Philippine President Benigno Aquino on Monday laid the groundwork for next year's polls, urging Congress to persist with reform efforts that targeted graft and led to a peace deal with Muslim rebels.
Aquino, barred by law from a second term, is likely to announce this week Interior Minister Manuel Roxas as his party's candidate for the May 2016 election, even if surveys show he has little support.
"The next election will be a referendum for the 'Straight Path'," Aquino said in his final state of the nation address before stepping down next year after a six-year term.
"You decide if the improvement we are now enjoying will become permanent, or will be considered just luck and a momentary recovery from a long history of failure," he said.
On Aquino's watch, the economy grew an average of 6.3 percent, the best five-year record in four decades. But growth slowed to 6.1 percent last year, and could be further dampened by worries over the changing of the guard in 2016. Critics also say few jobs were created.
The Philippines raised revenues to record levels by fixing tax leakages and cutting red tape, leading credit rating agencies to raise its debt to investment grade status.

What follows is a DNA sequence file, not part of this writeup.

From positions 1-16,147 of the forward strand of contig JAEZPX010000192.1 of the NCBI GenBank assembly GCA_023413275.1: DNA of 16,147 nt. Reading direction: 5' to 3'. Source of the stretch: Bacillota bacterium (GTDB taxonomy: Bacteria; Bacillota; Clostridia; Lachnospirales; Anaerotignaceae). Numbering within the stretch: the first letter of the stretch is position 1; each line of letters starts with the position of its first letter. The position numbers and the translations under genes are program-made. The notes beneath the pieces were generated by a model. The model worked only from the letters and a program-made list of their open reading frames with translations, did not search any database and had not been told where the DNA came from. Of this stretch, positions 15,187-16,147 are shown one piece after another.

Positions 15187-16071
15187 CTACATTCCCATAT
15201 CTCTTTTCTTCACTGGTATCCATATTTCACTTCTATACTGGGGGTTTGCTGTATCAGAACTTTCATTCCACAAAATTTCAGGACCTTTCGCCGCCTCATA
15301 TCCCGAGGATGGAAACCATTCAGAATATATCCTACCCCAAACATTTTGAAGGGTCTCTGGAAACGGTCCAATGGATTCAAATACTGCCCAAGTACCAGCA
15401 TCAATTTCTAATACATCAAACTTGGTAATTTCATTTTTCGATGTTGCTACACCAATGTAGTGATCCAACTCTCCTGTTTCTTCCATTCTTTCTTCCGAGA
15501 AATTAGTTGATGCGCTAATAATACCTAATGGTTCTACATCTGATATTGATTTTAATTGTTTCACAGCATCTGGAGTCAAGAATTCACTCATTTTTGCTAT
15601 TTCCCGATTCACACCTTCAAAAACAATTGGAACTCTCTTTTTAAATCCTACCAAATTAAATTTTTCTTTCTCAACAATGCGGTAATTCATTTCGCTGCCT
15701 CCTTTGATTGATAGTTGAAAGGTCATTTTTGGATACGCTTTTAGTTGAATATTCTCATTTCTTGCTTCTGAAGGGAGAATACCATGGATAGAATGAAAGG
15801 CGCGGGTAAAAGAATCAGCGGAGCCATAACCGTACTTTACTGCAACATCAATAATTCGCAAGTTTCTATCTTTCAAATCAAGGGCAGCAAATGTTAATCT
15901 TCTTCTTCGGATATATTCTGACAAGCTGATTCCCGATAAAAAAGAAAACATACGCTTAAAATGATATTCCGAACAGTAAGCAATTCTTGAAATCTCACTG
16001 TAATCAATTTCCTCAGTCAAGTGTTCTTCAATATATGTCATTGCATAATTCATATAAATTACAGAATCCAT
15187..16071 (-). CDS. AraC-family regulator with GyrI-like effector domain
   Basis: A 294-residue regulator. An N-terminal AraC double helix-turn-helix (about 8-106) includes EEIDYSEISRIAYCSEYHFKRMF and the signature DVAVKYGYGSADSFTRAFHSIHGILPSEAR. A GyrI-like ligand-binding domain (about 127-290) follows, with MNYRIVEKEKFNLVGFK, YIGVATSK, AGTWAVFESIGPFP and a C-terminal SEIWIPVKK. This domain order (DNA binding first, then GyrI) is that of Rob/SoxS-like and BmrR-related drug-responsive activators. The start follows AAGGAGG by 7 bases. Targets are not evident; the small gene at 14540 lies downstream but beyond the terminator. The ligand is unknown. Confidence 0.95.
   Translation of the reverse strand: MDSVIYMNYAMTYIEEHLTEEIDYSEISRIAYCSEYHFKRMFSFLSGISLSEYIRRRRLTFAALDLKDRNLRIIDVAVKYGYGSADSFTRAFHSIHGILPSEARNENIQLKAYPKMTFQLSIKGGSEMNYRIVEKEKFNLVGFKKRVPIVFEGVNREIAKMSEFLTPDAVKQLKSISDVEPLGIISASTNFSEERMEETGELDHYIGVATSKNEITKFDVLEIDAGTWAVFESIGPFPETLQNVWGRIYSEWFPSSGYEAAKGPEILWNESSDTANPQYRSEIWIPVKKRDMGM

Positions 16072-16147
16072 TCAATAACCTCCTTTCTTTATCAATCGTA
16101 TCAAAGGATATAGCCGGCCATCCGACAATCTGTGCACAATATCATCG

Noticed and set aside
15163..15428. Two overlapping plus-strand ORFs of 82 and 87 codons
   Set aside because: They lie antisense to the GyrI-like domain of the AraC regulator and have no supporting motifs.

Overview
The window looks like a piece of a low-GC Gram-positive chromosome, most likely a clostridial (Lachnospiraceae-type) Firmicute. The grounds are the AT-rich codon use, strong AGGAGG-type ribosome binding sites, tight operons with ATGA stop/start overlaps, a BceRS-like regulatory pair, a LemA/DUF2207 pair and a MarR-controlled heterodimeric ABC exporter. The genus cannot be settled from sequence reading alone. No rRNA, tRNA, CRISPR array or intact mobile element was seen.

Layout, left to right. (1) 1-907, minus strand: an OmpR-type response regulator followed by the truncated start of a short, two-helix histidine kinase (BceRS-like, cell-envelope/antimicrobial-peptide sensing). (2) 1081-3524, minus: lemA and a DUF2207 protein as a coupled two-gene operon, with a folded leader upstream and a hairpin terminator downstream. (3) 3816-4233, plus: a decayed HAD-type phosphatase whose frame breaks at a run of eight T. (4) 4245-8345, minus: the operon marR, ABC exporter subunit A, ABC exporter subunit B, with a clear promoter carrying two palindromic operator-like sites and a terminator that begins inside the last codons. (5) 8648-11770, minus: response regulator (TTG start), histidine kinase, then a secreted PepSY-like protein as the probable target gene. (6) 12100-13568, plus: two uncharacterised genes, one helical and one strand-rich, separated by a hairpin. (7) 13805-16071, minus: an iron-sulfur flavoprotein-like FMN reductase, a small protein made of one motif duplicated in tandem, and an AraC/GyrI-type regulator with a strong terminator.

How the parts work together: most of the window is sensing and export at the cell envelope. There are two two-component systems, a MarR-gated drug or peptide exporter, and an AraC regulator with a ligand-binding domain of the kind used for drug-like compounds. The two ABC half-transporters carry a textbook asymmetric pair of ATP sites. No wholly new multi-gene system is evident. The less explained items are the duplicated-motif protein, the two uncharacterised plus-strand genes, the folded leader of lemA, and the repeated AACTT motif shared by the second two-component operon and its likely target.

Now Aquino, the son of two Philippine democracy heroes, including former President Corazon Aquino, wants to ensure his policies endure.
He stopped short of endorsing Roxas, the interior and local government secretary, as presidential candidate, but said critics sought to put him down because he was competent.
"In their continued efforts to discredit you, your critics have proven that they are afraid of your integrity, skill, preparedness for the job," Aquino said in a speech lasting more than two hours.
The polls will pit Roxas, who faced criticism over government mishandling of relief efforts after super typhoon Haiyan left nearly 7,000 dead or missing in 2013, against Vice President Jejomar Binay, who is battling graft charges.
Roxas ran for vice president in 2010 but lost to Binay, who topped surveys for presidential candidates until recently.
Aquino asked Congress to pass an autonomy law on governance rules for the country's south after a peace deal signed last year with the largest Muslim rebel group.
Other bills concerned fiscal incentives for new investors and reforming the pensions of military and security personnel.
But Aquino has his critics. "Burden to workers" read a banner unfurled by three left-wing congressmen after his speech, while outside Congress, police used water cannons to disperse about 4,000 people protesting against his labour policies.